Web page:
OCR for page 49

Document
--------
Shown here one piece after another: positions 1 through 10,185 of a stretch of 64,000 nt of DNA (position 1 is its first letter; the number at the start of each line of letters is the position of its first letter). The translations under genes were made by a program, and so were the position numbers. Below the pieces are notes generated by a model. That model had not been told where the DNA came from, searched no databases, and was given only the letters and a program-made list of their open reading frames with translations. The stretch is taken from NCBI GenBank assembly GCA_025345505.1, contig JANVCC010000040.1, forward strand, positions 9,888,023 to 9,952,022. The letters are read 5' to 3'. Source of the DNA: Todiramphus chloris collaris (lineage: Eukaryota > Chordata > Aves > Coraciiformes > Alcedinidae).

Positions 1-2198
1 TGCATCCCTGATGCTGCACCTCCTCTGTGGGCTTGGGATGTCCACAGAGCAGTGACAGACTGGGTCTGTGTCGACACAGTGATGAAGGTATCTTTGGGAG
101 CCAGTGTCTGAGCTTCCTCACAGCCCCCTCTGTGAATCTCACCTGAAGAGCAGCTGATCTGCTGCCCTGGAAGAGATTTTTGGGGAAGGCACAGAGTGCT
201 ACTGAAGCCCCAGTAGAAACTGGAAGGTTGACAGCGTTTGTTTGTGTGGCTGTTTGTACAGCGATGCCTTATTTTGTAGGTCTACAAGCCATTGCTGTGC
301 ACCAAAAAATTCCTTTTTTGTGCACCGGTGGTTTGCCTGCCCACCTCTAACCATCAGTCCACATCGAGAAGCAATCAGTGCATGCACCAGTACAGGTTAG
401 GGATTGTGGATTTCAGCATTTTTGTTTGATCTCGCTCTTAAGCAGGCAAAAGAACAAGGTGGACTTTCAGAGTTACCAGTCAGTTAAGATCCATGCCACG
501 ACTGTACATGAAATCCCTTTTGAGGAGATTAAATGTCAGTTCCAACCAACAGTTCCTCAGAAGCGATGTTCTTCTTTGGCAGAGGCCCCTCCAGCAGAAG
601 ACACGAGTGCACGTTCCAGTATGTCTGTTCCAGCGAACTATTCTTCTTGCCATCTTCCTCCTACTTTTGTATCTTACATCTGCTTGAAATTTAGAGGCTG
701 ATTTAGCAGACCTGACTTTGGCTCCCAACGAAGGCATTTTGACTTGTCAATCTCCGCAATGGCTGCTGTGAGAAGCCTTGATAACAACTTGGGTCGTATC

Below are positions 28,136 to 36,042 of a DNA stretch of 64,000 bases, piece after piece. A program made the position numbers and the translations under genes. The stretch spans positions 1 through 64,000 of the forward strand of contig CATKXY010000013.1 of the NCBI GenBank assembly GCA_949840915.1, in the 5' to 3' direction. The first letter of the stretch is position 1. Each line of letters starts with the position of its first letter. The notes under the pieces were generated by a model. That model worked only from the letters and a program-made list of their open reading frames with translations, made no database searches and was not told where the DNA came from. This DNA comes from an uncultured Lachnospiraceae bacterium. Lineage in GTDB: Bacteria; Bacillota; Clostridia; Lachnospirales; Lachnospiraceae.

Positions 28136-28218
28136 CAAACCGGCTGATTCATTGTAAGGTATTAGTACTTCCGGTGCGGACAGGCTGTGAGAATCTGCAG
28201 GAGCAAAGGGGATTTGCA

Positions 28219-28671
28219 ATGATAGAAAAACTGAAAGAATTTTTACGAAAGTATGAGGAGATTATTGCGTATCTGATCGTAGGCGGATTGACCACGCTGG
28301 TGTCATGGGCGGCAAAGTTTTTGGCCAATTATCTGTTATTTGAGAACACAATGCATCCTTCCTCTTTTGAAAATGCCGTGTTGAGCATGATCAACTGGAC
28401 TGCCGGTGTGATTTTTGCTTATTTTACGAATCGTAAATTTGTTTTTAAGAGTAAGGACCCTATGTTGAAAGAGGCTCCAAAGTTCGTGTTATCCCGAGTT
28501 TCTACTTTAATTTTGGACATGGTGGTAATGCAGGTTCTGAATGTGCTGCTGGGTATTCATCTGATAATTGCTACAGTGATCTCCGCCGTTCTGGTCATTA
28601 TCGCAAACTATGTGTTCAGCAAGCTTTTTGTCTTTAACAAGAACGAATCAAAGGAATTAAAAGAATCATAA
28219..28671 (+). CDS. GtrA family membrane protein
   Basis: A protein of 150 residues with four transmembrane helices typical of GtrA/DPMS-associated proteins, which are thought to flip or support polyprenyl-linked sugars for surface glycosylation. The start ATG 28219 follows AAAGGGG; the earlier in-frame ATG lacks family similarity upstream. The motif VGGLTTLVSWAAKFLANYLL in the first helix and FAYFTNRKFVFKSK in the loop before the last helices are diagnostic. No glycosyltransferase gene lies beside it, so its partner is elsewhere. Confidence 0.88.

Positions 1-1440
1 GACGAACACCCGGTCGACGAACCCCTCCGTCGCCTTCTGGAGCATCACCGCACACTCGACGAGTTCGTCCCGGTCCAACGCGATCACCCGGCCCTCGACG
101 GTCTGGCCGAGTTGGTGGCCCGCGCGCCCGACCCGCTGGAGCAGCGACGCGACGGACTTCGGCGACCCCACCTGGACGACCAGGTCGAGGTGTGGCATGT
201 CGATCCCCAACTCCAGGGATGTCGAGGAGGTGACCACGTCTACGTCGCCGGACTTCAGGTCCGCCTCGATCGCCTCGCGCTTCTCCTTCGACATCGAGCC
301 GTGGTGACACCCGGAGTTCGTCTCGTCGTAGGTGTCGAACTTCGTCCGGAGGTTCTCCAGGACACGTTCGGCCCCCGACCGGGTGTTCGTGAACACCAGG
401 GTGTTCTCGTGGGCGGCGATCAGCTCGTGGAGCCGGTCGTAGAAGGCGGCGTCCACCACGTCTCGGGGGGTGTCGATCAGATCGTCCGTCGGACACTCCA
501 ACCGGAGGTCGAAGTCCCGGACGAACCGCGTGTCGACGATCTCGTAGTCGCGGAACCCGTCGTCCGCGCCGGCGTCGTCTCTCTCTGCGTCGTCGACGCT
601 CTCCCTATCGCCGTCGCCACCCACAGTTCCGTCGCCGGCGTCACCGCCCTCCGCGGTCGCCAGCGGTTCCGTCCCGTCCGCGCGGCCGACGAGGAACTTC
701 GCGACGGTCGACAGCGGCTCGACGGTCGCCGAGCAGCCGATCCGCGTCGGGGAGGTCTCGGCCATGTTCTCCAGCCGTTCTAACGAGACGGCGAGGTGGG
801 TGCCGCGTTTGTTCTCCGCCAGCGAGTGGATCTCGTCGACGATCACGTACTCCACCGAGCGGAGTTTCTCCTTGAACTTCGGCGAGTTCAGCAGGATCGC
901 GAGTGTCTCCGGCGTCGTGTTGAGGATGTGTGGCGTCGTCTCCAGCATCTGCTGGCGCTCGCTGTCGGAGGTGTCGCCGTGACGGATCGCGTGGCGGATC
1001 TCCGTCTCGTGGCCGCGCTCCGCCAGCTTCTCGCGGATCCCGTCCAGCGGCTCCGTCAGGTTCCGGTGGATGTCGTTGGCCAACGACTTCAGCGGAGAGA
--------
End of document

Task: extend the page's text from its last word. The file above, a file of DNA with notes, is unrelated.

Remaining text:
--> Volcano example, resulting in a vigorous and sustained outreach effort by USGS. In contrast, the Louisiana HydroWatch is a prime example illustrating the value and opportunities to substantially enhance outreach and hazard communication by closely coordinating USGS expertise with the complementary strengths and capabilities of both federal resource agencies like the National Weather Service and the Corps of Engineers, and local and regional resource management and emergency response agencies. These two outreach programs are not special cases: rather they are examples of effective outreach efforts, well matched to the audience, information needs, and resources, that have been effected through nontraditional activities. Both examples illustrate outreach programs that (1) identified the audiences for hazard outreach and their respective needs; (2) targeted unique scientific and technical expertise within USGS to those needs; and (3) effectively balanced the competing demands for outreach with the limited resources and complementary capability of both federal and nonfederal cooperating agencies. Overall, successful outreach in the area of hydrologic hazards requires methods to help decision makers better visualize the probabilities and consequences of hazards locally. The USGS can take the lead in improving hydrologic hazard understanding through improved visualization approaches that integrate expertise existing in the various divisions of the agency in long-term monitoring, mapping, and process modeling. The flood tracking charts are a good example of how the general community can use real-time data and flood predictions to make decisions regarding safety. In addition to the Internet, real-time data need to be disseminated along other available avenues. There is a critical need for improved methods of risk communication. Most people do not understand simple concepts of probability. Consequently, there is a general misconception as to what the 100-year floodplain designates and concepts of drought are even more difficult. It would be highly useful to explain flood risk by creating various scenarios that explain consequences in terms of a given set of conditions or ''what ifs.'' These scenarios might be very effectively illustrated by graphical computer simulations or animations. As the USGS explores approaches to better communicate hydrologic risk, a useful reference to consult would be the 1989 NRC report Improving Risk Communication (NRC, 1989). While outreach is an important new direction for the USGS, the agency should understand that outreach efforts must be a logical and comfortable extension of its strengths in data collection and interpretation. If the USGS views outreach as a completely new agency mission, it will detract resources from its core programs. Outreach should require marginal adjustments in programs and budgets, consistent with the core science programs of the agency. In developing its outreach program the USGS must identify and target the audiences it wishes to serve and define outreach products that draw from existing strengths of the agency. Throughout this process the USGS should be assessing and refining the quality and utility of its outreach programs.